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The Memoirs of General Philip H. Sheridan, Volume II., Part 5   By: (1831-1888)

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PERSONAL MEMOIRES OF P. H. SHERIDAN

VOLUME 2.

Part 5

By Philip Henry Sheridan

CHAPTER VI.

BATTLE OF DINWIDDIE COURT HOUSE PICKETT REPULSED REINFORCED BY THE FIFTH CORPS BATTLE OF FIVE FORKS TURNING THE CONFEDERATE LEFT AN UNQUALIFIED SUCCESS RELIEVING GENERAL WARREN THE WARREN COURT OF INQUIRY GENERAL SHERMAN'S OPINION.

The night of March 30 Merritt, with Devin's division and Davies's brigade, was camped on the Five Forks road about two miles in front of Dinwiddie, near J. Boisseau's. Crook, with Smith and Gregg's brigades, continued to cover Stony Creek, and Custer was still back at Rowanty Creek, trying to get the trains up. This force had been counted while crossing the creek on the 29th, the three divisions numbering 9,000 enlisted men, Crook having 3,300, and Custer and Devin 5,700.

During the 30th, the enemy had been concentrating his cavalry, and by evening General W. H. F. Lee and General Rosser had joined Fitzhugh Lee near Five Forks. To this force was added, about dark, five brigades of infantry three from Pickett's division, and two from Johnson's all under command of Pickett. The infantry came by the White Oak road from the right of General Lee's intrenchments, and their arrival became positively known to me about dark, the confirmatory intelligence being brought in then by some of Young's scouts who had been inside the Confederate lines.

On the 31st, the rain having ceased, directions were given at an early hour to both Merritt and Crook to make reconnoissances preparatory to securing Five Forks, and about 9 o'clock Merritt started for the crossroads, Davies's brigade supporting him. His march was necessarily slow because of the mud, and the enemy's pickets resisted with obstinacy also, but the coveted crossroads fell to Merritt without much trouble, as the bulk of the enemy was just then bent on other things. At the same hour that Merritt started, Crook moved Smith's brigade out northwest from Dinwiddie to Fitzgerald's crossing of Chamberlain's Creek, to cover Merritt's left, supporting Smith by placing Gregg to his right and rear. The occupation of this ford was timely, for Pickett, now in command of both the cavalry and infantry, was already marching to get in Merritt's rear by crossing Chamberlain's Creek.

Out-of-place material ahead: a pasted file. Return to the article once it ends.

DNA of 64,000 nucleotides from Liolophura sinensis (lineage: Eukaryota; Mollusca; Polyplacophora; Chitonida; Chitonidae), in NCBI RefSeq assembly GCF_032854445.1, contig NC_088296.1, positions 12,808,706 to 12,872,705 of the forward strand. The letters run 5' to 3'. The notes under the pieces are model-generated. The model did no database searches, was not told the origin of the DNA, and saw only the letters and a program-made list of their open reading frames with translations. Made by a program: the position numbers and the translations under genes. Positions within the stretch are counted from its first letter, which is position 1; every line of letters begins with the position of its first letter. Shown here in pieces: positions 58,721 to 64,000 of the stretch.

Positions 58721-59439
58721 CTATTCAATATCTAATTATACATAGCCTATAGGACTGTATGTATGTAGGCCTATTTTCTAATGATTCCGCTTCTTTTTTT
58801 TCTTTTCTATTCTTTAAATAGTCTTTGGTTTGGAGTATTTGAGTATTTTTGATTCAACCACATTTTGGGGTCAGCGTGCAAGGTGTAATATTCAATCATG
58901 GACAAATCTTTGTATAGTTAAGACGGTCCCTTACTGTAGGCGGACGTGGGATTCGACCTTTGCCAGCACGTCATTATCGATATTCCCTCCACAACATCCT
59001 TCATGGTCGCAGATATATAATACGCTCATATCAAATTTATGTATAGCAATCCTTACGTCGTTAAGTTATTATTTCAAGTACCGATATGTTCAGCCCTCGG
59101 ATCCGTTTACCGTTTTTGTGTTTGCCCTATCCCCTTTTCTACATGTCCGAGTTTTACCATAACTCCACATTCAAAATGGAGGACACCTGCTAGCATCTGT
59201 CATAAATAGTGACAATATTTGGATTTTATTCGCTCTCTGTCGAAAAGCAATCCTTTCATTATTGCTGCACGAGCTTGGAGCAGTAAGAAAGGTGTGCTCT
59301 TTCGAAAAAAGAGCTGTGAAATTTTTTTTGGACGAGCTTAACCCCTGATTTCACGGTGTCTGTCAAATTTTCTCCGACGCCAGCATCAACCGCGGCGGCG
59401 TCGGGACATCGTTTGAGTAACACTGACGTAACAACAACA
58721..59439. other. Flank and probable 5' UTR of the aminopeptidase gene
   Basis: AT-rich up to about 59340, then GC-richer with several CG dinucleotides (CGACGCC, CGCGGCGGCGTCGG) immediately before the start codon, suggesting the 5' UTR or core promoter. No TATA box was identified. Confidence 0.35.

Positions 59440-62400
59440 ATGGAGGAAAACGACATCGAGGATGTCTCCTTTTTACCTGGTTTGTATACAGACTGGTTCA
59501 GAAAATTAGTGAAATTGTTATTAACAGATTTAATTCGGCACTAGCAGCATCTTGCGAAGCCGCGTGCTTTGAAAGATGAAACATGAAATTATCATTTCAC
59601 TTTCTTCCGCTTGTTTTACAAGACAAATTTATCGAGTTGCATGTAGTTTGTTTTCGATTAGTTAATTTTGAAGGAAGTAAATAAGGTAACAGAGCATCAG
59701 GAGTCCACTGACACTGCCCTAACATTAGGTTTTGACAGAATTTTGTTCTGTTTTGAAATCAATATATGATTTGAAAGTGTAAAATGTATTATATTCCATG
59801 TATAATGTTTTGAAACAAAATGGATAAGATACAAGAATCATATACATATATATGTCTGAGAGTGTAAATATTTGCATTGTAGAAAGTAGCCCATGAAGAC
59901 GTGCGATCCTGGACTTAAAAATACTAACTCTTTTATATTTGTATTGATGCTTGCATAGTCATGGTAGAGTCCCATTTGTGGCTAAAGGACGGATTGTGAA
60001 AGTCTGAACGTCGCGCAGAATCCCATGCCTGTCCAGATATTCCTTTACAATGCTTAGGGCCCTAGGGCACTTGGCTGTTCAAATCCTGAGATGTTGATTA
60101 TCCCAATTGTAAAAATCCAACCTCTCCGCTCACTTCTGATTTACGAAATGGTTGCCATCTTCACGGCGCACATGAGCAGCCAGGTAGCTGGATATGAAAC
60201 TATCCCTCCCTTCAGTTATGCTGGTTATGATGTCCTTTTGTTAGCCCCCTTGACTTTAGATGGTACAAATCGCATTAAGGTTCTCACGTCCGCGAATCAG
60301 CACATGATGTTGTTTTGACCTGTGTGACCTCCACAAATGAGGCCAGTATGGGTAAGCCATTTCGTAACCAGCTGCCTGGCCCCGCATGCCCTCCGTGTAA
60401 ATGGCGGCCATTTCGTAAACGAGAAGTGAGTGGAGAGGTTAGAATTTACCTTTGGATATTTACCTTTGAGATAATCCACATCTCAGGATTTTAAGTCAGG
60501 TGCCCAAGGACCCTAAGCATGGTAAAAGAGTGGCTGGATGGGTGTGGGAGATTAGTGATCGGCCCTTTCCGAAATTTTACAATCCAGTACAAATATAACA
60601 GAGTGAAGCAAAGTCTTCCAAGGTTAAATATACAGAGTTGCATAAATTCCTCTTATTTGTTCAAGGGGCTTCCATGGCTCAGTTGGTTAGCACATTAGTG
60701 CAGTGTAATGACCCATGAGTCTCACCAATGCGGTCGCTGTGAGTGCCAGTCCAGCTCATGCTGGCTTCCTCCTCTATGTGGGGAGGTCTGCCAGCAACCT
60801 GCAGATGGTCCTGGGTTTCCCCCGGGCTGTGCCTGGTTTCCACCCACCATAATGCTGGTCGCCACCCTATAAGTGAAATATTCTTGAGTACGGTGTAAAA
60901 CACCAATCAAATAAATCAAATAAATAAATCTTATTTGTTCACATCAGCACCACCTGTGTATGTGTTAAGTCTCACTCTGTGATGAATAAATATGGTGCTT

To hold on to Fitzgerald's ford Smith had to make a sharp fight, but Mumford's cavalry attacking Devin, the enemy's infantry succeeded in getting over Chamberlain's Creek at a point higher up than Fitzgerald's ford, and assailing Davies, forced him back in a northeasterly direction toward the Dinwiddie and Five Forks road in company with Devin. The retreat of Davies permitted Pickett to pass between Crook and Merritt, which he promptly did, effectually separating them and cutting off both Davies and Devin from the road to Dinwiddie, so that to get to that point they had to retreat across the country to B. Boisseau's and then down the Boydton road.

Gibbs's brigade had been in reserve near the intersection of the Five Forks and Dabney roads, and directing Merritt to hold on there, I ordered Gregg's brigade to be mounted and brought to Merritt's aid, for if Pickett continued in pursuit north of the Five Forks road he would expose his right and rear, and I determined to attack him, in such case, from Gibbs's position. Gregg arrived in good season, and as soon as his men were dismounted on Gibbs's left, Merritt assailed fiercely, compelling Pickett to halt and face a new foe, thus interrupting an advance that would finally have carried Pickett into the rear of Warren's corps.

It was now about 4 o'clock in the afternoon and we were in a critical situation, but having ordered Merritt to bring Devin and Davies to Dinwiddie by the Boydton road, staff officers were sent to hurry Custer to the same point, for with its several diverging roads the Court House was of vital importance, and I determined to stay there at all hazards. At the same time orders were sent to Smith's brigade, which, by the advance of Pickett past its right flank and the pressure of W... Continue reading book >>


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